In 2005, the EU General Food Law (178/2002) introduced a harmonized framework for food safety assurance from farm to the consumer across the 25 EU members.

The EU food industry has created standards on grounds of food safety assurance, environmental management and social welfare issues. Major importing countries are tightening their food safety legislation and demanding the adoption by exporting countries of agreed inspection, examination and certification procedures. These various measures can be viewed as non-tariff barriers (NTB) to trade and are becoming more restrictive.

As tariffs are reduced, alternative forms of protection might be utilized, including arbitrary technical barriers and sanitary and phytosanitary measures.

The Uruguay Round Agreement on the Application of Sanitary and Phytosanitary Measures (the SPS Agreement) and the Agreement on Technical Barriers to Trade (TBT) adopted by WTO members in 1995 have given a new direction to the international food trade. These agreements are intended to ensure that requirements such as quality, labelling and methods of analysis applied to internationally traded goods are not misleading to the consumer or discriminate in favour of domestic producers or goods of different origin.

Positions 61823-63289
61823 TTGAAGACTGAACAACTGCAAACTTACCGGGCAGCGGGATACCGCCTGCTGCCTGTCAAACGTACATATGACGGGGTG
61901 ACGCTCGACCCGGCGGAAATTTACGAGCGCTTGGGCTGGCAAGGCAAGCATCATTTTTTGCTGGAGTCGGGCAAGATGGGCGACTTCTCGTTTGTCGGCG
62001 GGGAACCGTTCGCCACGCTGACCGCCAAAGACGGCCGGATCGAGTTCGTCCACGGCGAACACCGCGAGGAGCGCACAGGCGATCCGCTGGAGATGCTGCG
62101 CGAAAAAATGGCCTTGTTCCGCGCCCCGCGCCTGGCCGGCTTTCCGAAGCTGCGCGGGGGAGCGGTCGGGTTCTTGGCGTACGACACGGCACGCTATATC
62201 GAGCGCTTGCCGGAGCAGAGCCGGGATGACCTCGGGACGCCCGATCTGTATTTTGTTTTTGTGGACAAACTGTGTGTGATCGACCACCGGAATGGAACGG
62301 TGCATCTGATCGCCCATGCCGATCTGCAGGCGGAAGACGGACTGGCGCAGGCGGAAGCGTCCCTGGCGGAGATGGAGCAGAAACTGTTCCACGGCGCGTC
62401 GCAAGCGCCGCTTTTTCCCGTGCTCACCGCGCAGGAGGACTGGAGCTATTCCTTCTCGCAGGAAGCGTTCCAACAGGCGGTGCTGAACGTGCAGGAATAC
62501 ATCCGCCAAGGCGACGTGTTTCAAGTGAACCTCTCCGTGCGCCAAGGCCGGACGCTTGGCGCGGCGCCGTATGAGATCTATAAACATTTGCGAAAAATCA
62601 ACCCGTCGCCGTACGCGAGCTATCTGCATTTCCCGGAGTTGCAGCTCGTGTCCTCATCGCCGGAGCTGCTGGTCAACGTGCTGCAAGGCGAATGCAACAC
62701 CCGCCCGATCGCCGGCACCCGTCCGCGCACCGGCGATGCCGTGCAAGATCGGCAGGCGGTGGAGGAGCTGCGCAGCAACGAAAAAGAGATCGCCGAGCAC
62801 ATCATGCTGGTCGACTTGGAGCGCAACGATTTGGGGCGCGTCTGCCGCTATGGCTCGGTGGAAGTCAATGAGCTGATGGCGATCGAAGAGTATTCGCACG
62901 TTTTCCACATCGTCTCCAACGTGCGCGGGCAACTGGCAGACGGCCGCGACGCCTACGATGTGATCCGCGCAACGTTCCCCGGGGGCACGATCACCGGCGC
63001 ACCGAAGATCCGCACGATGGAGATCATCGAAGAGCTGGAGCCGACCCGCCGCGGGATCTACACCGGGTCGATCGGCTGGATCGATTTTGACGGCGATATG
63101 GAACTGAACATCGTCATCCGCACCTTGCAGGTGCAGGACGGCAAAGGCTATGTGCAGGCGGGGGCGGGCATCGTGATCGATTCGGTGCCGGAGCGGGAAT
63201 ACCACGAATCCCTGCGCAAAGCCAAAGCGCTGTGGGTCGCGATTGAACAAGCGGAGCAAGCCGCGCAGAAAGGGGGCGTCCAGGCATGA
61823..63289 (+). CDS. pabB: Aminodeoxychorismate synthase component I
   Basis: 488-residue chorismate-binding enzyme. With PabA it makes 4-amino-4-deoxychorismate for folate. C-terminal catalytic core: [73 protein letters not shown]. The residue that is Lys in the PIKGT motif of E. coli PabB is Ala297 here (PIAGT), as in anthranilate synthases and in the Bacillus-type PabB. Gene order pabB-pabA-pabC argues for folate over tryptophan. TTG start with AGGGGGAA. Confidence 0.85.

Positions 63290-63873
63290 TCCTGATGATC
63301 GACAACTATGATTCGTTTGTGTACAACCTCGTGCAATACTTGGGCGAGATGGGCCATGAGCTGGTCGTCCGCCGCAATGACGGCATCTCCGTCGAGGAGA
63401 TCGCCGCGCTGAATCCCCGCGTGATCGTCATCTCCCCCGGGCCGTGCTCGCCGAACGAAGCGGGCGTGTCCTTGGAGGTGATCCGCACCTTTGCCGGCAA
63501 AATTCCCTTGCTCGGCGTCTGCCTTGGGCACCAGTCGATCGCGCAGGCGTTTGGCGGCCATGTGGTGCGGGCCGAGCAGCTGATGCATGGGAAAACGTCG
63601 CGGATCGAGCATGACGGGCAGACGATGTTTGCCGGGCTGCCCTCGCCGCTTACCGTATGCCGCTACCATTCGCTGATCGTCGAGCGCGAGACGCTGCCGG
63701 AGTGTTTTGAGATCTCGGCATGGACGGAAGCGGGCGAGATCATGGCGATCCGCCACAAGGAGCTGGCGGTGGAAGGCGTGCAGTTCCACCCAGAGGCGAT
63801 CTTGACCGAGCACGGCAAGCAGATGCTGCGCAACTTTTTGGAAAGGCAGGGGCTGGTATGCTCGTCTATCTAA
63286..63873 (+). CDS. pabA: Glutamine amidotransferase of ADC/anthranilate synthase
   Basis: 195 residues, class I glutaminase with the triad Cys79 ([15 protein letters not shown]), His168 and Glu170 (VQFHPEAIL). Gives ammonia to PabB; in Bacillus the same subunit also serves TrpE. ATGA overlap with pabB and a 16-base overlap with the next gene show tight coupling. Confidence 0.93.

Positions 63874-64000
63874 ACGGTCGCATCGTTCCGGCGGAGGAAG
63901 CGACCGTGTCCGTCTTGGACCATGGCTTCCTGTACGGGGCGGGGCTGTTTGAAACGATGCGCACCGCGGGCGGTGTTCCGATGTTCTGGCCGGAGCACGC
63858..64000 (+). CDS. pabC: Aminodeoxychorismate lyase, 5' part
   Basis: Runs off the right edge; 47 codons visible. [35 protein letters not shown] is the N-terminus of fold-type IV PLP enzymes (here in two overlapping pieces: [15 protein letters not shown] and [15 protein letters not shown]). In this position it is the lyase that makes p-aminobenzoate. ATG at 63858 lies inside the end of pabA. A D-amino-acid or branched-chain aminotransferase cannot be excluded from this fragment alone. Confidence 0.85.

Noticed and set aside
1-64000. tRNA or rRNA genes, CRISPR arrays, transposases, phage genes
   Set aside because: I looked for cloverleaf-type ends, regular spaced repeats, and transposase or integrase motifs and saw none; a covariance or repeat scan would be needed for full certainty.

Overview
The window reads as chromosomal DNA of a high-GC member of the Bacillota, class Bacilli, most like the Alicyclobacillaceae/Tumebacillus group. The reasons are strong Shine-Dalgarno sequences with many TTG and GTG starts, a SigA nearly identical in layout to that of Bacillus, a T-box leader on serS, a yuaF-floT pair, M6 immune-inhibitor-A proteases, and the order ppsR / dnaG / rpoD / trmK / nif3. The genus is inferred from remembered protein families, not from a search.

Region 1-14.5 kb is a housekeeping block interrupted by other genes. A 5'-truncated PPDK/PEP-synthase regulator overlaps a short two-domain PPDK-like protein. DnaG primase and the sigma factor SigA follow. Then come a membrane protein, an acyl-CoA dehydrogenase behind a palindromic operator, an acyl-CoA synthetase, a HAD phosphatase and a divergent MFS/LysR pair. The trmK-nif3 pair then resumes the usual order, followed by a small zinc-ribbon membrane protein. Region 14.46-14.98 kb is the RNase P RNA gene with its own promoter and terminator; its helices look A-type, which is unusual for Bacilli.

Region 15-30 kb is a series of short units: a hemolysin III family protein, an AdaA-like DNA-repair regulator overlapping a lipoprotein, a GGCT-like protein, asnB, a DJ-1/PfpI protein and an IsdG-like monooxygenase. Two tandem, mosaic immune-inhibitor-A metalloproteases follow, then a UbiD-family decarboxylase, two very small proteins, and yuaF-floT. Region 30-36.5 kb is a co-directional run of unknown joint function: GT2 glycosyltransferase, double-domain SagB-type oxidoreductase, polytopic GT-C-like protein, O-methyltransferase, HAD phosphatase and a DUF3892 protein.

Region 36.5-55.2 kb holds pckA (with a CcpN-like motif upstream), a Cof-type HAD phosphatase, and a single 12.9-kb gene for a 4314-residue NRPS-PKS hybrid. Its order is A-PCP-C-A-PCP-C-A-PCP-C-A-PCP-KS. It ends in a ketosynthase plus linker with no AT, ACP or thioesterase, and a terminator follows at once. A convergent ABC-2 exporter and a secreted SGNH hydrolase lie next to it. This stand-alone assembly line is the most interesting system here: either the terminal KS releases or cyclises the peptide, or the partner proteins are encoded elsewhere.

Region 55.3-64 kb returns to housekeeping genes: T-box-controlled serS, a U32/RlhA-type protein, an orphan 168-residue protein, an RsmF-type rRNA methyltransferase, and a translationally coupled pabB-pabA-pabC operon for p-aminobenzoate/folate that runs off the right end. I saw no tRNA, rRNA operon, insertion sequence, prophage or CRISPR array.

The SPS agreement was set up to avoid sanitary standards being used as an unjustified barrier to trade by importing countries. The agreement stresses that SPS measures should be scientifically based as well as the importance of risk assessment in determining the appropriate levels of SPS measures.

Of crucial importance are transparency in the development and implementation of measures and the adoption of international standards. The SPS agreement gives status and legal force to the standards set by the Codex Alimentarius Commission. The Codex Alimentarius – or food code – was created in 1963 by FAO and WHO to develop food standards and guidelines and has become a global reference point for consumers, food producers and processors, national food control agencies and the international food trade.

The SPS Agreement applies only to measures covering food safety, animal and plant life and human health. Other technical measures outside this area come within the scope of the TBT Agreement. The SPS and TBT Agreements are thus complementary and mutually reinforcing.

The TBT agreement tries to balance the trade facilitating aspects of standards against their trade-distorting potential by obligating countries to ensure that technical regulations and standards, including packaging, marking and labeling requirements and procedures for assessment of conformity with technical regulations and standards, do not create unnecessary obstacles to international trade or discriminate in favour of domestic producers or goods of different origins.

European Regulations